Linda S Watts
Examines in detail one (or more) case of social, political, legal, and/or cultural conflict, focusing on how it has been remembered, reconstructed, and reimagined, both textually and institutionally. Stresses diverse interpretive and methodological approaches within American Studies.
While it has been 172 years since Nat Turner entered the historical stage as the leader of a slave uprising in the Antebellum south, his memory still shapes the way many individuals understand their own place as historical actors and agents of change. For example, in his autobiography, Malcolm X had this to say about Nat Turner:
"I read about the slave preacher Nat Turner, who put the fear of God into the white slavemaster. Nat Turner wasn't going around preaching pie-in-the-sky and "non-violent" freedom for the black man. There in Virginia one night in 1831, Nat and seven other slaves started out at his master's home and though the night they went from one plantation "big house" to the next, killing, until by the next morning 57 white people were dead and Nat had about 70 slaves following him. White people, terrified for their lives, fled from their homes, locked themselves up in public buildings, hid in the woods, and some even left the state. A small army of soldiers took two months to catch and hang Nat Turner. Somewhere I have read where Nat Turner's example is said to have inspired John Brown to invade Virginia and attack Harper's Ferry nearly thirty years late, with thirteen white men and five Negroes."
This course will focus on both contemporary accounts of the 1831 Southampton County, Virginia slave insurrection and subsequent representations of those events/figures in media such as non-fiction, fiction, drama, and film. Our central goals will be two: (1) to investigate the historical situation of the rebellion, and (2) to analyze the events implications for various publics as its memory/retelling resonates in historical imagination through the works of later playwrights, documentarians, novelists, activists, artists, and historians. This is an inquiry course, in which class members will engage with both primary sources (such as newspapers, trial records, tax records, census information, material culture) and secondary materials (historical essays, cultural studies, and literary/artistic treatments).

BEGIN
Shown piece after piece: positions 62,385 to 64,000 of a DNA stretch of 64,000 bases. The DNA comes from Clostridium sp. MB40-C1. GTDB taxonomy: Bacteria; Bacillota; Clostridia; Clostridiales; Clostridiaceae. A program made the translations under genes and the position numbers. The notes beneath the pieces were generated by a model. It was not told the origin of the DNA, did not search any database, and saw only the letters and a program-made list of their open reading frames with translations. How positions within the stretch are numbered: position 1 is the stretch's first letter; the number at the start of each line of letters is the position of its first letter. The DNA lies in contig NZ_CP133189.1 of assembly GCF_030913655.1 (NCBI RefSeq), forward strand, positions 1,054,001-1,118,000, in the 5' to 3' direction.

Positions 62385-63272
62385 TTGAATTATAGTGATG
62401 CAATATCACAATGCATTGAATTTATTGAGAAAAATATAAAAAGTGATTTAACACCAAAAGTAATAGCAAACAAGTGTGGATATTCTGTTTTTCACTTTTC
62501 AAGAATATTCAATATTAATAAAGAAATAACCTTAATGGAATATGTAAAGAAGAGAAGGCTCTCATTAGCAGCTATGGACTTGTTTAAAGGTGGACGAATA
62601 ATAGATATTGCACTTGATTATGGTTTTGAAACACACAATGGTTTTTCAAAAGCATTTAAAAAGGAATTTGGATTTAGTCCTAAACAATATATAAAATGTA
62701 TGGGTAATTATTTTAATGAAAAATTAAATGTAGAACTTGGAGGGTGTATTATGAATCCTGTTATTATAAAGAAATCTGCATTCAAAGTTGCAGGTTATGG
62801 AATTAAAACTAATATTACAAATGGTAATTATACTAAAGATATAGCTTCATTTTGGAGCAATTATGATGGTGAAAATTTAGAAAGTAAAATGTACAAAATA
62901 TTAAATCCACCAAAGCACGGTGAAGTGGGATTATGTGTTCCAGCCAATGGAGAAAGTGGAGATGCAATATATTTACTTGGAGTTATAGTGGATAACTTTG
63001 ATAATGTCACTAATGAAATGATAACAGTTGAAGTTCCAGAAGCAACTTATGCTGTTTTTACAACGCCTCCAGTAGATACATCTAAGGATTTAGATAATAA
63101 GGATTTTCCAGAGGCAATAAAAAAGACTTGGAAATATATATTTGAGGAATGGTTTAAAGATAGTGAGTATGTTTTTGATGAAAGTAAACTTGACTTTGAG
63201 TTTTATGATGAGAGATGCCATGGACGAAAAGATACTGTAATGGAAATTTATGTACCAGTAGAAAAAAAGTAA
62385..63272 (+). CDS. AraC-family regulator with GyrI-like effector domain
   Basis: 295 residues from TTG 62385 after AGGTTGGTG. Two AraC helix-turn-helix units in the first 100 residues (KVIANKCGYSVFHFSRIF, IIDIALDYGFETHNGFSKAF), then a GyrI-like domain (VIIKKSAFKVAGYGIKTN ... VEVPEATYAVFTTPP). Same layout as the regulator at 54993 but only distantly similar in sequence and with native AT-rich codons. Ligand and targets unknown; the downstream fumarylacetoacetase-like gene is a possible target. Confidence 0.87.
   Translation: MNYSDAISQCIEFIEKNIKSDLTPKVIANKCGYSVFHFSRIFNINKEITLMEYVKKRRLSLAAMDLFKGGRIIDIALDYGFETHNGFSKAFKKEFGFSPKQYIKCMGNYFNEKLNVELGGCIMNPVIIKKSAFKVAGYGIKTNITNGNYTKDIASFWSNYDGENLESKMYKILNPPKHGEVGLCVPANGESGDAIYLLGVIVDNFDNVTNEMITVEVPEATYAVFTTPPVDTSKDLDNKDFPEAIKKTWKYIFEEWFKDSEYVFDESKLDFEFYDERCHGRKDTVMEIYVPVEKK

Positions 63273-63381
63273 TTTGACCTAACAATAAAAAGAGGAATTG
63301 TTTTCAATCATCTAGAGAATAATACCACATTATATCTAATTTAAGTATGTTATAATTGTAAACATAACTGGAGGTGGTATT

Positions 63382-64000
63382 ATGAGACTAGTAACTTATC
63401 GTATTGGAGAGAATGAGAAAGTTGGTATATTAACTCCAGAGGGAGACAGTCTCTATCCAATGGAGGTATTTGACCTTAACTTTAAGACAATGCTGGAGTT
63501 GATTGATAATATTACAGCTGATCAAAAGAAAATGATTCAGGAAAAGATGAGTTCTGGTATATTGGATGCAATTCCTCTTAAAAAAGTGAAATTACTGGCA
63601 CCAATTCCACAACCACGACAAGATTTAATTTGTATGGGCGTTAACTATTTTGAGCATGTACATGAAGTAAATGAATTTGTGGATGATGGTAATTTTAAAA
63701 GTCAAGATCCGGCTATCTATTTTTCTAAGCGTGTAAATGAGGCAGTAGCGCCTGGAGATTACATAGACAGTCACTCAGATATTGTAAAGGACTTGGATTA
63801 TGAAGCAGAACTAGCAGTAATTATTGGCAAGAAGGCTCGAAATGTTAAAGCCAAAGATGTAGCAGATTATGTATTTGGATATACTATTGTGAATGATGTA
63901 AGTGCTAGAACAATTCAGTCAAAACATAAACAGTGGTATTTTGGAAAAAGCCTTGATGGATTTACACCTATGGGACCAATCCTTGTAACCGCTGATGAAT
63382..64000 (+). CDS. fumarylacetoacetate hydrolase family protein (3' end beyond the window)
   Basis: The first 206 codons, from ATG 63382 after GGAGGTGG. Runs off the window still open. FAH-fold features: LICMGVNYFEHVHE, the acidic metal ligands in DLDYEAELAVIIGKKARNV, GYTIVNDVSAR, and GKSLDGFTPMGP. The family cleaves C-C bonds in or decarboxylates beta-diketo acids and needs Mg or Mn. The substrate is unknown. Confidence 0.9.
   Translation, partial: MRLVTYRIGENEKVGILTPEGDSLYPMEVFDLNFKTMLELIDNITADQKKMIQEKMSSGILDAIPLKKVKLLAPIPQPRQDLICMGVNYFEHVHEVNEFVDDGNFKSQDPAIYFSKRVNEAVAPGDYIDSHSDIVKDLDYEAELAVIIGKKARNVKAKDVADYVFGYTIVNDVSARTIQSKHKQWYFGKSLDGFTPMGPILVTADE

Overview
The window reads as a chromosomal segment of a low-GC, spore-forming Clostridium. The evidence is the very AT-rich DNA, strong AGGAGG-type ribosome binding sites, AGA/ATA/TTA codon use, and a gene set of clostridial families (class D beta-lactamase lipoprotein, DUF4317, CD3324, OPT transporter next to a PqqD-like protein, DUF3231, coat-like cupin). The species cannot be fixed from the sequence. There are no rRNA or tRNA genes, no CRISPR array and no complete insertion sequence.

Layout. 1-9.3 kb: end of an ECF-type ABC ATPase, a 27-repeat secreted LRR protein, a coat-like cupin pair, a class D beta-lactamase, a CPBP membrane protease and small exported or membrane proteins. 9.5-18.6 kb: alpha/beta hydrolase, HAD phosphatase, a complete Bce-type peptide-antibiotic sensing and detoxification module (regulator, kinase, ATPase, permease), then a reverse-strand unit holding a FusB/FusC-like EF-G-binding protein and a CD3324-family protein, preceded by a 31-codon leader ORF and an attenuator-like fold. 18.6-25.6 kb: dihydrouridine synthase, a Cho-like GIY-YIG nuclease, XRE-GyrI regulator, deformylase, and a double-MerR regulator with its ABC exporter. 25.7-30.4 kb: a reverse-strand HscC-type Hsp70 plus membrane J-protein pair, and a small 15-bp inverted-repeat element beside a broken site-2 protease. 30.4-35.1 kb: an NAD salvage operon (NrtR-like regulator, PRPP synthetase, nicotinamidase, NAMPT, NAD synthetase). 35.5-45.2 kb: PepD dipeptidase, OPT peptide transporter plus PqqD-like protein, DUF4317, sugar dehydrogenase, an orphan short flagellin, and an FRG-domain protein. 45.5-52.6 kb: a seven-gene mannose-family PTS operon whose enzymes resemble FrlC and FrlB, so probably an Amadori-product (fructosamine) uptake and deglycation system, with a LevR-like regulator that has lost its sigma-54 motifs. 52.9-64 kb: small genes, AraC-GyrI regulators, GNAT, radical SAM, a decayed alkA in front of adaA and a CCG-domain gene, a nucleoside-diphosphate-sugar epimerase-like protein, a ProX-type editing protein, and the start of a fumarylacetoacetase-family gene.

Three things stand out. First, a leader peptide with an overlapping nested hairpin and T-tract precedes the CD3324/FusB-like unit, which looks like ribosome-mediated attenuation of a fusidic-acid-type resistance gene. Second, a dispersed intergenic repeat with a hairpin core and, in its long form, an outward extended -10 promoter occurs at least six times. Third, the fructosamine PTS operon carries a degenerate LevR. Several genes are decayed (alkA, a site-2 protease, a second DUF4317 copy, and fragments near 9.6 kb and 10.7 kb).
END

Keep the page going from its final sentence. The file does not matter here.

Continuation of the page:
What Historical Content This Course Will Ask You to Discover:
The Rebellion The Geographic Setting Response to the Rebellion The Southampton Trials The Order of Events Slave Communities Slave Rebellions in Virginia Communities Consequences of Insurrection Modern Accounts of Nat Turner History, Myth and Memory surrounding Turners Uprising
What Academic Processes This Class Will Help You Learn to Do:
Examine people and their way of life Understand how ideas about human rights affect us today Understand our society See how historical context helps us understand the present Interpret what you read, see, and hear Cultivate analytical skills
What Specific Historical Skills the Course Will Invite You to Build:
Using primary and secondary sources Applying critical methods to historical issues Thinking temporally Making historical inferences Evaluating historical sources Engaging conflicts among historical accounts Practicing across modes of historical writing (such as description, narrative, exposition, and argument)
What Translatable Abilities the Course Will Help You Cultivate:
Public speaking Dialogue/discussion Analysis/interpretation/critical thinking Writing Research/evaluation of, and productive engagement with, controversy Inquiry/posing and refining compelling questions
Student learning goals
Please see course attributes specified under "Class description" (above)
General method of instruction
The course features a combination of instructor presentations, student-facilitated activities, small-group work, and independent inquiry.
Although there are no formal prerequisites for this course, students enrolling in this class should possess a passion for dialogue and an appetite for intellectual risk-taking.
Class assignments and grading
There will be two in-class exams (essay format, with open written notes and open course texts permitted), each valued at 20%, for a total of 40% of the course grade. Class contributions (including spoken comments, written postings, and in-class writings as conducted) will account for 20% of the course grade. A group project culminating in a facilitated portion of a session will represent 10% of the course grade. A sequenced series of casebook assignments (out-of-class writings involving some research beyond required course texts), taken together, are valued at 20% of the course grade. Diagnostic exercises and reflective writings contribute the final 10% of the course grade.
Please see "Class assignments and grading" (above). Specific criteria vary by assignment, but for written work generally emphasize: organization and clarity of statement, effective argumentation, use and understanding of evidence, depth of analysis, and originality of insights.